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In 2014, the University of Michigan launched an NSF-funded program to reinvent introductory teaching and learning in the core STEM disciplines.  REBUILD (Researching Evidence-Based Undergraduate Instructional and Learning Developments) aimed to promote recruitment, retention, and academic excellence in STEM disciplines by catalyzing the use of evidence-based teaching methods and learning analytics.  Toward this end, REBUILD faculty and postdocs led reform efforts in traditionally lecture-based, high-enrollment courses and labs in Astronomy, Biology, Chemistry, Math, and Physics.
Yale’s Foundations Biology Course is a year-long interdepartmental biology sequence consisting of four half credit modules. The series provides an excellent interdisciplinary biology foundation for students considering careers in the biological sciences or health sciences.
The Rainforest Expedition and Laboratory course introduces undergraduates to research by providing them an opportunity to discover novel microorganisms in the Amazonian rainforest and screen them for natural products with applications for human health and the environment. The students learn about biodiversity, the process of scientific inquiry, and the open-ended possibilities available for scientific investigation.
The Yale Scientific Teaching Course works to improve undergraduate STEM education by training a new generation of scientific teachers to bring the spirit and rigor of research into the undergraduate classroom. Graduate students and postdocs who take Theory and Practice of Scientific Teaching develop a working knowledge of scientific teaching, namely how to engage students through active learning, how to effectively use assessments to gauge student learning, and how to build an inclusive learning environment for all students
As a direct result of the AAU STEM Initiative, we have substantial evidence of institutional change occurring at Washington University. This includes the funding of a new initiative to continue increasing adoption of evidence-based pedagogies in STEM, as well as expansion and adoption of programs begun by the AAU Initiative.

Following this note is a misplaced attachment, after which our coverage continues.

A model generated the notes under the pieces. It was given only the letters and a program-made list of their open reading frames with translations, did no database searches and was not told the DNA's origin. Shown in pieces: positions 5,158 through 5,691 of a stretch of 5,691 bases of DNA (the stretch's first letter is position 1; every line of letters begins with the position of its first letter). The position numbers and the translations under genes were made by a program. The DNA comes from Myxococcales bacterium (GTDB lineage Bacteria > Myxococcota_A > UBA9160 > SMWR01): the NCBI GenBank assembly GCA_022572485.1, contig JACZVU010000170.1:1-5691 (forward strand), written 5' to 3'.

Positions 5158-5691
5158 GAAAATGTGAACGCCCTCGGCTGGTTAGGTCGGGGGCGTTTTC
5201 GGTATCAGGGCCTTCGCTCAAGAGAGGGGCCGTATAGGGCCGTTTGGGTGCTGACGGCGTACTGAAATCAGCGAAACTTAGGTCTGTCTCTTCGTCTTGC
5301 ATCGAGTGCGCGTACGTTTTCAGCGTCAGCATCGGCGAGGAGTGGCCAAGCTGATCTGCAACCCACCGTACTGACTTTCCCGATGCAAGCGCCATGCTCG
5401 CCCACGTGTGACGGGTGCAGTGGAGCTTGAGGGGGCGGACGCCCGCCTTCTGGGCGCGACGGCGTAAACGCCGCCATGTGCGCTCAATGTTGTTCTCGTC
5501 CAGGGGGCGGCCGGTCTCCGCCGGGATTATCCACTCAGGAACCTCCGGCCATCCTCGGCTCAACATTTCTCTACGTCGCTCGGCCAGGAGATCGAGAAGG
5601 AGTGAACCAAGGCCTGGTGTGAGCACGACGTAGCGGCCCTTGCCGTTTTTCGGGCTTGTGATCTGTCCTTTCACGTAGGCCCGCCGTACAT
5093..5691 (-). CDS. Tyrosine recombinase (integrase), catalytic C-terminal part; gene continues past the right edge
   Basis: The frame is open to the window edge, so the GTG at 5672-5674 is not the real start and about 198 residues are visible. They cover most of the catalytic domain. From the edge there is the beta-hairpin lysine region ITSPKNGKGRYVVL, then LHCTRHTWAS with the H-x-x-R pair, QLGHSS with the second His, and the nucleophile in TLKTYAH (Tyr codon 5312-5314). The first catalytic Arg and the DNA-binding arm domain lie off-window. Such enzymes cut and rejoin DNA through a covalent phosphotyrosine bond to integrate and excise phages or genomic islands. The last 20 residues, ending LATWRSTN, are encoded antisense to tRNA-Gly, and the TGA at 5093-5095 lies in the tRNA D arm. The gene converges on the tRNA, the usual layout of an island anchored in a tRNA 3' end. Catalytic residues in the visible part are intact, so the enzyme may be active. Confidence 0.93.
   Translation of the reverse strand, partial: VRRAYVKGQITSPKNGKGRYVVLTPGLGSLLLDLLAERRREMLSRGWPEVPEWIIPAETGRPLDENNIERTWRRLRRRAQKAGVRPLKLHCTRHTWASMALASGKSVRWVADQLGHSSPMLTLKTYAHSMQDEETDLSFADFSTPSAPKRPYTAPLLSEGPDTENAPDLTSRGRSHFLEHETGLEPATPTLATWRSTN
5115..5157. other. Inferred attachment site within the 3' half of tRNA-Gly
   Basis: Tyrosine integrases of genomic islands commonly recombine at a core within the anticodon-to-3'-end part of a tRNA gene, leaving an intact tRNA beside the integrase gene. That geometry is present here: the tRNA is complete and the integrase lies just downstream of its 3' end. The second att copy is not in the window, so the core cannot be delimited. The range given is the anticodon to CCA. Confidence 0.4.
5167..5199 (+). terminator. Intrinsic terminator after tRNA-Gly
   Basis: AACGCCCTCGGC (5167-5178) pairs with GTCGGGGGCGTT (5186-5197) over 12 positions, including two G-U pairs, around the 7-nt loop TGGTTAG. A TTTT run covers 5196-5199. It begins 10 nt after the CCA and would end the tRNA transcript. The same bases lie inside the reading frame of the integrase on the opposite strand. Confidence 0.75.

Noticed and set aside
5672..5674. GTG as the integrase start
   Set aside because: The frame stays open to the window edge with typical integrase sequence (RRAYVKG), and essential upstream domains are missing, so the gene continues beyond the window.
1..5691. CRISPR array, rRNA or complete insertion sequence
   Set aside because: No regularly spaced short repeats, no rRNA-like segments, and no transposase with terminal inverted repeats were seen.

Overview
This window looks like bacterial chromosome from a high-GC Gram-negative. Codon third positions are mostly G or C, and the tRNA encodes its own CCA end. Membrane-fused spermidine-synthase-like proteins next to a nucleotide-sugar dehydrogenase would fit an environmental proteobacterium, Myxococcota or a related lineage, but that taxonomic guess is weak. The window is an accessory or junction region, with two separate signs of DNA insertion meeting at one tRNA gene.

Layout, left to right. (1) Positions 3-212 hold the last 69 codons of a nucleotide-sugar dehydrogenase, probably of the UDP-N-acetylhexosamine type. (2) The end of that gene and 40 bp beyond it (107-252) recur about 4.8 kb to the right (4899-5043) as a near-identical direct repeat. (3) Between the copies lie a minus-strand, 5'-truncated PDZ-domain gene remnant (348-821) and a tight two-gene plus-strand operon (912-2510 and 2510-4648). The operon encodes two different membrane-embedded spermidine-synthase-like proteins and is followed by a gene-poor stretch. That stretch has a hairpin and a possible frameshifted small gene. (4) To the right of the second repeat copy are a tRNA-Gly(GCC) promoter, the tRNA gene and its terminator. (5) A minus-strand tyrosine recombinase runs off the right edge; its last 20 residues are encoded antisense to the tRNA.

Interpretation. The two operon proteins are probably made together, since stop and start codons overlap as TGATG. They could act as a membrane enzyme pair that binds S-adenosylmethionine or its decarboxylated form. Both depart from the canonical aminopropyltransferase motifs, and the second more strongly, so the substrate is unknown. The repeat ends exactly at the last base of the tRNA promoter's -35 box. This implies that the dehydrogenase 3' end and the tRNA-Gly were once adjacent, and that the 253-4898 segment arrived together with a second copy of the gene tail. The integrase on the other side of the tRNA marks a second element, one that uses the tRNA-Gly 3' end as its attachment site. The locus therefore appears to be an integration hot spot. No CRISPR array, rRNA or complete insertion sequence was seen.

As a direct result of the AAU STEM Initiative, we have implemented numerous professional development activities for our faculty. Professional development is being implemented in a multi-pronged fashion, and includes observation and feedback for faculty, and multiple professional development activities including multi-day summer institutes, a mentoring program, a community of practice, and a speaker series.
The primary focus is to implement and evaluate our multiple-strategy approach for incorporating active learning into lower-level STEM courses. The multiple-strategies approach allows instructors flexibility in integrating active learning into a framework that meshes with their approach to teaching and with the demands of their discipline and the academic department with which the instructor is affiliated.
Our project aims to increase undergraduate persistence in the sciences through introductory laboratory courses in which students perform real research experiments and analyze and report their results. They will take part in scientific process and join our department's scientific community early on in their biology careers at the University of Pittsburgh.
The University of Pittsburgh's SEA-PHAGES program is a national, two-semester, discovery-based undergraduate research course that aims to increase undergraduate interest and retention in the biological sciences through immediate (freshman-year) immersion in authentic, valuable, yet accessible research.